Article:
07 mai 2008 - 22:22 |

L'Afrique émerge sur le marché du carbone

Arrivée tardivement sur le marché, de plus en plus de projets concernent l’Afrique


(07/05/08)

COLOGNE, May 7 (Reuters) – For a third year running China was the dominant source of greenhouse gas emissions cuts under a U.N.-run offsetting scheme, while Africa started to emerge as a viable market in 2007, the World Bank said on Wednesday. China accounted for 73 percent of deals done under the Kyoto Protocol’s Clean Development Mechanism (CDM) in 2007 while Africa, which has largely been absent in the carbon trade, made up some 5 percent of offset sales last year.
The $13 billion CDM market allows rich nations to invest in clean energy projects in developing countries and in return receive offsets called CERs which they can sell for profit or use to meet emissions targets under the Kyoto Protocol. ”Countries in Africa … emerged in the carbon market and offered buyers an opportunity to diversify their China-overweight portfolios,” the World Bank report said, citing Kenya, Uganda and Nigeria as the main movers in 2007.
”African countries are arriving a bit later than other countries, but there are more and more projects,” said Joelle Chassard, manager for the World Bank’s Carbon Finance Unit, which runs several funds that invest in CDM projects. “At the moment, about 17 percent of our operations are in Africa.”
Although CDM activity in Africa grew significantly last year, investors still see more room for improvement. ”There will be more growth (in Africa) as soon as countries have established good, working DNA’s (governmental CDM project-approval agencies) ... and a corruption-free environment,” Michael Fubi, vice-president of climate proection for German utility RWE , told Reuters.
”We have not invested in (sub-Saharan) Africa due to capacity … We have invested in North Africa and most probably we will invest in South Africa.”
Some 140 million tonnes of CERs have been issued by the U.N. since 2005, with only around 1.6 million going to Africa. The vast majority of these have gone to a single industrial gas project in Egypt.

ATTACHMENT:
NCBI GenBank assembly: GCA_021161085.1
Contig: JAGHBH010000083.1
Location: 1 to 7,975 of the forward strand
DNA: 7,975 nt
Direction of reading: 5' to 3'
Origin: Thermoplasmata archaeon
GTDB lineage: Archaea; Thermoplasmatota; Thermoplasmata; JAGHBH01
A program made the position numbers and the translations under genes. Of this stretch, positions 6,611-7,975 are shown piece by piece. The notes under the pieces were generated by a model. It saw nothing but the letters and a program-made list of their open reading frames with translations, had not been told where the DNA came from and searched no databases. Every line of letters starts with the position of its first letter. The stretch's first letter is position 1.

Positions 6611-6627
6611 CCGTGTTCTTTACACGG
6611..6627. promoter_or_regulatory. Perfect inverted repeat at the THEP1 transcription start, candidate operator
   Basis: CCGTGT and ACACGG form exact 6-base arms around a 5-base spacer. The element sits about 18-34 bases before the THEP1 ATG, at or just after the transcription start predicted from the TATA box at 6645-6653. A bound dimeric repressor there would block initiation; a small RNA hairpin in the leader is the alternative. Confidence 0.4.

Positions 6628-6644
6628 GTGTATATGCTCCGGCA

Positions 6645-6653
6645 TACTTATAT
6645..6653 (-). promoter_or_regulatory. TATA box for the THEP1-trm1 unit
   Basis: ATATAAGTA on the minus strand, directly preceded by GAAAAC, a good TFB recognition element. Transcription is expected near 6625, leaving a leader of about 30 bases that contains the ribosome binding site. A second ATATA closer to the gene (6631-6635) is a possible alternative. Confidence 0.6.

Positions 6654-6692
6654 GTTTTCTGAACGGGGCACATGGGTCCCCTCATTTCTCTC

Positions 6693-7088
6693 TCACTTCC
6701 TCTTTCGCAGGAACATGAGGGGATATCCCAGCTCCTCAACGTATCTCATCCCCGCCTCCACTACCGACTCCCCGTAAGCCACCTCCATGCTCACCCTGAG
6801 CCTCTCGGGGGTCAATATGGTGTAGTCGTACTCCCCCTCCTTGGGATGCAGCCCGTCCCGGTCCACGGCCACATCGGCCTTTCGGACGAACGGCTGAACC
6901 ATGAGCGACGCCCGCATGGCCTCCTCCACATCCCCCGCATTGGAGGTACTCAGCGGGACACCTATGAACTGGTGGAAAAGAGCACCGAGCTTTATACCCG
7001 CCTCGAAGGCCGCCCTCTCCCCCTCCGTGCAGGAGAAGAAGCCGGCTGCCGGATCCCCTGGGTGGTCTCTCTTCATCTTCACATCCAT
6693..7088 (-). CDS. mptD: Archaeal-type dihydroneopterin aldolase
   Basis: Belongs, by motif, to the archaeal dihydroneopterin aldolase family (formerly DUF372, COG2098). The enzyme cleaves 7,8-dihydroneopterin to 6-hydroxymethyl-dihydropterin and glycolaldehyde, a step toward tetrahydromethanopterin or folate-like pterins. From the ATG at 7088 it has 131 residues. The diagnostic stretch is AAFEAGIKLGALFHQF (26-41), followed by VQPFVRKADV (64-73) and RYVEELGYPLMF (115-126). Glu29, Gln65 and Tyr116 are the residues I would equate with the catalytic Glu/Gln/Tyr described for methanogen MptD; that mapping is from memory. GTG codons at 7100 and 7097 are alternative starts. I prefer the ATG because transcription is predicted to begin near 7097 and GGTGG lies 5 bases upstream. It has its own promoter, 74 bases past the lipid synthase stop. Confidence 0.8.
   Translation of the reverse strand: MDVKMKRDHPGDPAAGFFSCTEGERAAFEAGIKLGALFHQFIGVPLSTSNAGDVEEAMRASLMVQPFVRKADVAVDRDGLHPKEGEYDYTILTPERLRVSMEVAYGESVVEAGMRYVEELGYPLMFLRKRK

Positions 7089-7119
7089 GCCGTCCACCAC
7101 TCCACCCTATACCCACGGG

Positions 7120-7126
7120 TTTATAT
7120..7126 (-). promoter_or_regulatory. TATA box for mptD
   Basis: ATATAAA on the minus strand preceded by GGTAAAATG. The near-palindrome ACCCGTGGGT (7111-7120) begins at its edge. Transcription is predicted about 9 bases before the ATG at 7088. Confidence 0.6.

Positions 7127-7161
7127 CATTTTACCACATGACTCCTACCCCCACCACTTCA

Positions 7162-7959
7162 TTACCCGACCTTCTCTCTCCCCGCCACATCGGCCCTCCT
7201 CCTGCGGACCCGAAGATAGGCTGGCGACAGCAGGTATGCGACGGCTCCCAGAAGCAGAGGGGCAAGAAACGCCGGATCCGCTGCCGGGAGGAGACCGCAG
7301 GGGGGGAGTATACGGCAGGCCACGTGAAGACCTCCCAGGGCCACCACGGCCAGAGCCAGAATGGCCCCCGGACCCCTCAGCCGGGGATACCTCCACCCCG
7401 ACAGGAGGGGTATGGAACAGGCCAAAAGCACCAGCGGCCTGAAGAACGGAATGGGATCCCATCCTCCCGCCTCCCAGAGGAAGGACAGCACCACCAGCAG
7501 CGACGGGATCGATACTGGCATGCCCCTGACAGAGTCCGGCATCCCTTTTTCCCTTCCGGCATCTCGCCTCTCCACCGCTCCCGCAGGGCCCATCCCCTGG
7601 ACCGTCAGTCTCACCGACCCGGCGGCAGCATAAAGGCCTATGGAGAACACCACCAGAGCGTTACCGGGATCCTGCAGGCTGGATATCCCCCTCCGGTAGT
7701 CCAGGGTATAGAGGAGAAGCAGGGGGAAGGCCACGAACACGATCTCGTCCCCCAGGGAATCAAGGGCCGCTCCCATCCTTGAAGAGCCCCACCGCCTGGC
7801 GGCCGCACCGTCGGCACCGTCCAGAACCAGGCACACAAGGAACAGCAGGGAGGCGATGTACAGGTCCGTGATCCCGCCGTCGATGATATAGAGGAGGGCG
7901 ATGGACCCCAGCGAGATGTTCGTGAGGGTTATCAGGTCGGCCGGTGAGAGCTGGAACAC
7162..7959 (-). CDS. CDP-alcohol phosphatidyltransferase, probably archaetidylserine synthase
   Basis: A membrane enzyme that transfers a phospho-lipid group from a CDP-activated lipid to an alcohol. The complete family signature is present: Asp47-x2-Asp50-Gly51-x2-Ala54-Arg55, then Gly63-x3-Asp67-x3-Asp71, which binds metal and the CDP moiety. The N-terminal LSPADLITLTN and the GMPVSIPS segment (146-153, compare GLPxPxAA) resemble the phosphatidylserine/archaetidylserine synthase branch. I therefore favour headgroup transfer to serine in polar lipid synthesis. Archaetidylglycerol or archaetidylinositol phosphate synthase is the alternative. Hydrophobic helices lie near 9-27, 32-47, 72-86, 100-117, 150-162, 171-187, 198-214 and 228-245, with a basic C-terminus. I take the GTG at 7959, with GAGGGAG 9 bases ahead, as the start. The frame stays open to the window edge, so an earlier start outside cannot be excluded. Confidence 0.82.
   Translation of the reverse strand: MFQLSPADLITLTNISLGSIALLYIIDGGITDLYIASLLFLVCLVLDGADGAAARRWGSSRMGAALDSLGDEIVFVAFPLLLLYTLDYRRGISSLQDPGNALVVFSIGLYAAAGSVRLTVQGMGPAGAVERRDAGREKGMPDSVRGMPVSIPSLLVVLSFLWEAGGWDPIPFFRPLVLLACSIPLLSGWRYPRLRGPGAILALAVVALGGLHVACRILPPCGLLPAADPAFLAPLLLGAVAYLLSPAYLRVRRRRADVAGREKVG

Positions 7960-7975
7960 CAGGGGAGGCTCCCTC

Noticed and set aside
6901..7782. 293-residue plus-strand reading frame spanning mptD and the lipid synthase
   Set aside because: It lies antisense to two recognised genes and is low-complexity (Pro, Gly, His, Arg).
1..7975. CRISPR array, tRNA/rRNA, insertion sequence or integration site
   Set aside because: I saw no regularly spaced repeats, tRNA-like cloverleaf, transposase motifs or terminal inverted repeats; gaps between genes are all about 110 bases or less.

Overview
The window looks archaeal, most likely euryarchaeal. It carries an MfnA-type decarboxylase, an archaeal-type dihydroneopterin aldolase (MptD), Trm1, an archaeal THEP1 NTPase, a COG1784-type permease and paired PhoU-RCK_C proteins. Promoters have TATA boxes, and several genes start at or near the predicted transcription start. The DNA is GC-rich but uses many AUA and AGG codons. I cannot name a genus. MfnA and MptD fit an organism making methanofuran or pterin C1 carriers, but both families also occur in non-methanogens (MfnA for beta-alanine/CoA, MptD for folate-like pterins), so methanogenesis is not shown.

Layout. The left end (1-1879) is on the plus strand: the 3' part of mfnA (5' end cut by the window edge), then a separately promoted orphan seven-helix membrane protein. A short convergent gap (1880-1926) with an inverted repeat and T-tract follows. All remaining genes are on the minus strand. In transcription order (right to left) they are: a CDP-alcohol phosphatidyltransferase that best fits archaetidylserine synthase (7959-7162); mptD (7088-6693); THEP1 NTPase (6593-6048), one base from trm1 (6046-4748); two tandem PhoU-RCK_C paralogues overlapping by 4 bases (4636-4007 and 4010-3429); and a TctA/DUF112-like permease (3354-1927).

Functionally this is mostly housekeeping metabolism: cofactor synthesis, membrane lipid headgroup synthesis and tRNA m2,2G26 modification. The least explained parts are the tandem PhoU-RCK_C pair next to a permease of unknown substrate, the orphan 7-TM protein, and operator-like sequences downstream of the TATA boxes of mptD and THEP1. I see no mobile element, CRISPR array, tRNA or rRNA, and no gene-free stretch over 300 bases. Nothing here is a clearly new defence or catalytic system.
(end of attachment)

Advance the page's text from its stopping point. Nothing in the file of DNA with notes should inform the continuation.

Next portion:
Without large scale industrial gas projects or big hydroelectric dams, the average size of African projects tend to be small compared to those registered in China or India.
Investors have historically pursued so-called ‘low-hanging fruit’, meaning large, CDM projects that yield millions of CERs over smaller projects, since the administration costs, often up to $200,000, tend to be unrelated to project size.
Africa is currently home to 25 out of a total 1,047 registered CDM projects.

CHINA
The lion’s share of issued CERs have so far gone to projects in China and India, both receiving around 30 percent of the total each.
Most CER recipients in China sold on their credits before receiving them, whereas sellers in India preferred to seek higher prices by holding on to CERs until these were officially produced or issued, the report said. This initial sale is considered to be the CER’s primary market.
As a result of offering reduced delivery risk, sellers in India expected spot prices in the primary market ranging between 15 euro and 16.50 euros ($23.20-$25.60), the report said. Primary market CER prices in China ranged between 8 euro and 11 euros in 2007, though the report’s authors noted prices edged up above 13 euro in early 2008.
“China is still the destination of choice for buyers of credits, who cite its large size, economies of scale in (project) origination, and its favourable investment climate,” the report said. To ensure price stability for project developers, the Chinese government has set a price floor of around nine euros on primary CERs.
The total value of the primary CDM market was $7.4 billion last year, up 28 percent from 2006. Greenhouse gas emissions cuts, in tonnes of carbon dioxide (CO2) equivalent, rose just 2.6 percent in 2007, said the report published on the sidelines of a carbon conference in Germany.
The secondary market, which encompasses all subsequent transactions following the primary sale, swelled by more than 11 times to $5.5 billion last year.
Secondary CERs closed at 16.78 euros ($26.00) a tonne on Tuesday, according to the Reuters CER Index .

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